What are Sobakawa pillows?

A Sobakawa pillow is a buckwheat filled pillow made for head, neck and shoulder support, used in Asia for over 2,000 years. The pillows have also become very popular for their therapeutic properties and their durability. Doctors recommend switching conventional bed pillows every year as these pillows lose their “support” i.e. elasticity. Sobakawa pillows are made of dried buckwheat fruit that have been triple vacuumed of any flour and debris so the pillows last for several years.

Various online reviews tout having the same buckwheat pillow for ten to fifteen years! It is very possible that because buckwheat pillows are so popular and that Sobakawa has become a dependable name, these customers are using their pillows for a few years, tossing them and returning to the same brand buckwheat pillows. Even so, this practice still provides for substantial money savings over time.

Unlike memory foam, fiber, cotton, feather and down pillows, buckwheat pillows are very firm. Back pain is lessened since the whole upper spine (upper back and shoulders and surrounding the head) is molded to the sleepers own natural body curves, providing custom fit posture. The firmness might not be for every sleeper so it is important to test the pillow for a few days. Quite a few people report needing about a week to get used to such a pillow, but they also note that once accustomed to the buckwheat cushions, the neck area has a difficult time adjusting to the lacks support of other pillows.

Sobakawa pillows also do not compress like memory foam, which means less of the pull back pressure from the pillow onto the back of the head. Example: The spring of a conventional cotton pillow is slightly rubber band-like so when a weight is placed on the pillow, there is a natural point of compression (how far in the weight pushes the pillow.) Like elastic, the pillow pushes back to its original shape when the weight is lifted. This is the point of memory foam – people want to sink into their pillows. The main problem with standard thick cotton, thin (feather, sponge, down) and memory foam pillows is that the sleeper can feel the hard surface under the pillow or that point of compression on the back of the head. The sleeper than has to change positions, tossing and turning or waking up. Buckwheat pillows that are moderately to lightly filled offer even weight distribution on all sides. Buckwheat pillows are moderately filled; not overstuffed and not lightly filled.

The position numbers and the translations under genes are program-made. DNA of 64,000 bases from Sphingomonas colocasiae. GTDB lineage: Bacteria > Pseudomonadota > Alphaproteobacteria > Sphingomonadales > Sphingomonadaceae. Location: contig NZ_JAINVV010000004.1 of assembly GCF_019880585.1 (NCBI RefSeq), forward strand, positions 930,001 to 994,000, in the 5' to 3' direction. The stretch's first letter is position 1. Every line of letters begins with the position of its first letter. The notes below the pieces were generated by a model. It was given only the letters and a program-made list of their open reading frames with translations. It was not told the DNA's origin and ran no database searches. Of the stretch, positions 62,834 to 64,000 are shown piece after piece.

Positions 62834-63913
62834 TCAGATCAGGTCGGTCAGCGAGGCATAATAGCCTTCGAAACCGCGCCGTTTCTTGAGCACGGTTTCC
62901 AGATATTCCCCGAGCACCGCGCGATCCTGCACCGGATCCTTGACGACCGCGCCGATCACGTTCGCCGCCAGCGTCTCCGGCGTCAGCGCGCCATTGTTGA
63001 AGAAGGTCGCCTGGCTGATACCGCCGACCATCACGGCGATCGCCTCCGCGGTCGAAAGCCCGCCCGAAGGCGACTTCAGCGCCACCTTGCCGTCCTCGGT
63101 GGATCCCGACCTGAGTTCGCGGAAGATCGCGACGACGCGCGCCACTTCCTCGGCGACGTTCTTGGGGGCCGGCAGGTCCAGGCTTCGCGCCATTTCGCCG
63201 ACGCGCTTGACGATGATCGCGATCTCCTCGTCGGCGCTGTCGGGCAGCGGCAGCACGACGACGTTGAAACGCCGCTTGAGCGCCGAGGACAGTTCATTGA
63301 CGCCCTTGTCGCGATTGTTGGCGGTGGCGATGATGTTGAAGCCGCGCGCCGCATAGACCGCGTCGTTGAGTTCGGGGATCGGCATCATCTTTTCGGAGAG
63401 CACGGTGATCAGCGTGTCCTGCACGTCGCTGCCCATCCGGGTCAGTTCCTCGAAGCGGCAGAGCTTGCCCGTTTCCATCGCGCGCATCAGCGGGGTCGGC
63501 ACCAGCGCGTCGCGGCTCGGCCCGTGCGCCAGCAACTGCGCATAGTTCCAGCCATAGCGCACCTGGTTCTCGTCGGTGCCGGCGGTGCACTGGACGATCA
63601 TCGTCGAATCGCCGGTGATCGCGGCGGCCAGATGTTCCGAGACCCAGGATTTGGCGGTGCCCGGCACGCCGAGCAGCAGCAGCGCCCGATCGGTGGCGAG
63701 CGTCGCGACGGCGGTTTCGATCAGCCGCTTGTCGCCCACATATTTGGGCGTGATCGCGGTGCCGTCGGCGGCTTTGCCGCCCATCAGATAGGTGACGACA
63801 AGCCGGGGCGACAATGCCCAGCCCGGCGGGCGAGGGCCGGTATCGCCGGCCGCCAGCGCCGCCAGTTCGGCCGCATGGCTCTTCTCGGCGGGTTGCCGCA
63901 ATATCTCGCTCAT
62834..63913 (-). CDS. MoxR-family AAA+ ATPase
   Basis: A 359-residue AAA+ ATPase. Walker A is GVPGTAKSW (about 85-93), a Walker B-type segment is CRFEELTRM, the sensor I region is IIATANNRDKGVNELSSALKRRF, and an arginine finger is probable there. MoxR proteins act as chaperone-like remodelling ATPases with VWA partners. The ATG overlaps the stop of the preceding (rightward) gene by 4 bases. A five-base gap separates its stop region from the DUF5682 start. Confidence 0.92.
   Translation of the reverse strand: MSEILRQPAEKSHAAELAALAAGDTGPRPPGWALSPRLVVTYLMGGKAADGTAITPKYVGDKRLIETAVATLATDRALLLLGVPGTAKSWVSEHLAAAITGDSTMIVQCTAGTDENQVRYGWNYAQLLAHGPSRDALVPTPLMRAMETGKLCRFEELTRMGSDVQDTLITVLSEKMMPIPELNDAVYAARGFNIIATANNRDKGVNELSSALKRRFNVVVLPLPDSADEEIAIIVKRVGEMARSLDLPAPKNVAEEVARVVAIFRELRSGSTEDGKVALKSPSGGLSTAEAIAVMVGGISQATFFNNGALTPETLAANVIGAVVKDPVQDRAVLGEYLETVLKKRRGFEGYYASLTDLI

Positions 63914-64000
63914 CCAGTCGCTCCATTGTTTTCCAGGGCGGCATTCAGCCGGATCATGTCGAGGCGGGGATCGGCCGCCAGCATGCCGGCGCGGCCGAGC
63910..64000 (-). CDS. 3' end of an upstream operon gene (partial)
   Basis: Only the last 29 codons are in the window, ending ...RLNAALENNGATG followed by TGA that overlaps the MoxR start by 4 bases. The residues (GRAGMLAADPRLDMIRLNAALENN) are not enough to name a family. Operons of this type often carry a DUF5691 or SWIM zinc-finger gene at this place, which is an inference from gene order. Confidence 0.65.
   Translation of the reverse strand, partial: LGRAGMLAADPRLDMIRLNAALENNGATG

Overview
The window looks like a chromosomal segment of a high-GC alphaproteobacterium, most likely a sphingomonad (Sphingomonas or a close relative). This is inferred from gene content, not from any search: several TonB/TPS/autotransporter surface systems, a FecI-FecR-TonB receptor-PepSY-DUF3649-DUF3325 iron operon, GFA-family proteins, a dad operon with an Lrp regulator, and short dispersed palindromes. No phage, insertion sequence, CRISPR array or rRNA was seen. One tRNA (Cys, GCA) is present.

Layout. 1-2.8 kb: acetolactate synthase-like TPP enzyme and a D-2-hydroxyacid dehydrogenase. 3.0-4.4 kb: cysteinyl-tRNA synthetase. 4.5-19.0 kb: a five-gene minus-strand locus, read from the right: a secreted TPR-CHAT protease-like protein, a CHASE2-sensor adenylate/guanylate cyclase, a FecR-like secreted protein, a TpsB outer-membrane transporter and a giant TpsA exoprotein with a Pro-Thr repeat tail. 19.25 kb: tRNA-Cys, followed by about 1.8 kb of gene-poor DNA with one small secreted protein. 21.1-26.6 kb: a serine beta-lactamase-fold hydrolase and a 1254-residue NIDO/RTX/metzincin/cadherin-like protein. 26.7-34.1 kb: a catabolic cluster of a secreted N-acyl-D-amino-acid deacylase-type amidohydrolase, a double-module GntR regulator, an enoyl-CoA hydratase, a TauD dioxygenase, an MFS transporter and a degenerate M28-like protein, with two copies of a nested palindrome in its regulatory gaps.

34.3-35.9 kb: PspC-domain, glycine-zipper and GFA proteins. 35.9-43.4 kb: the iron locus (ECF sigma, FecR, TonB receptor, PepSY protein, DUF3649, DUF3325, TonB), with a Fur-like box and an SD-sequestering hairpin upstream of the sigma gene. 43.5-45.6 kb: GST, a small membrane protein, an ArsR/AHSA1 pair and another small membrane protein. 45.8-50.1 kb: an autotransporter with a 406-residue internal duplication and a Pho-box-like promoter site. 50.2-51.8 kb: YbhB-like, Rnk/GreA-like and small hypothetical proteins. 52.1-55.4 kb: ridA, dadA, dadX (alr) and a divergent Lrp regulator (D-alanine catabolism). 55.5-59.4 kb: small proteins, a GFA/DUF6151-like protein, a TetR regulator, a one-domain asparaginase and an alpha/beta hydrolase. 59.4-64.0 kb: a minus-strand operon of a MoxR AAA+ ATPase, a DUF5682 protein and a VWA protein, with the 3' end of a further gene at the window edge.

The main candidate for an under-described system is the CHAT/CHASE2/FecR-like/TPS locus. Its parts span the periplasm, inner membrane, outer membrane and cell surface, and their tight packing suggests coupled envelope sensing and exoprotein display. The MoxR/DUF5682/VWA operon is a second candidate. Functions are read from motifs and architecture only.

This type of pillow is fantastic for sleepers who have trouble breathing, including snorers. When the spine is not straight, breathing is restricted causing uncomfortable sleep and sometimes even panic. Few things are more terrifying than waking up gasping for air because the sleeper is receiving signals from the brain that there is an air supply problem. To dispel these alerts, the sleeper need only get comfortable and nestle into the Sobakawa pillow, which shifts the buckwheat to the contours of the head, neck and the shoulders. When the head is level with the spine, breathing and comfort is improved – maybe even snoring, depending on the person.

The main reason for trying a Sobakawa pillow is because of its therapeutic nature and no matter what position used, be it tummy, side or back sleeping, this pillow offers incredible support throughout the head and shoulders. Because buckwheat and buckwheat hulls are hypoallergenic, very few people have sensitivities to them. Buckwheat pillows repel the tiny mites that live on skin and are naturally eco-friendly, thus becoming largely accepted by those with allergen sensitivities, as these pillows are so easy to work with. The select few who are sensitive to buckwheat can simply use a nice, thick pillowcase to solve any discomfort.

There are a few reasons to avoid Sobakawa pillows. These pillows are known for smelling a little like grain. A remedy for the smell is to, if the pillow has a zipper, toss in some potpourri or some scented sachets. The odds smell is not too strong, though, as buckwheat, even when tightly packed is very airy and ventilating. This is perfect for sleepers who experience night sweats. Air travels through the pillow, keeping it and the sleeper cool. Perhaps this is why buckwheat pillows are being used more and more for dog beds, although it is important to note that the dried buckwheat in these pillows should not get wet otherwise pillow need to be dried immediately to prevent molding and rotting of the delicate, dried fruit inside. Just remember to use a pillow case and only spot clean.

Though size prohibits some uses, a Sobakawa pillow can be refrigerated and even micro-waved, although heat should really be avoided as buckwheat would lose its natural oils and become more brittle over time. Although now that buckwheat pillows are much more readily available to the Western world, they can be found in mass markets and replaced. At a Target, the pillows run from $15 – $30. Not a bad price for an environmentally sound pillow that will offer years of comforting sleep.

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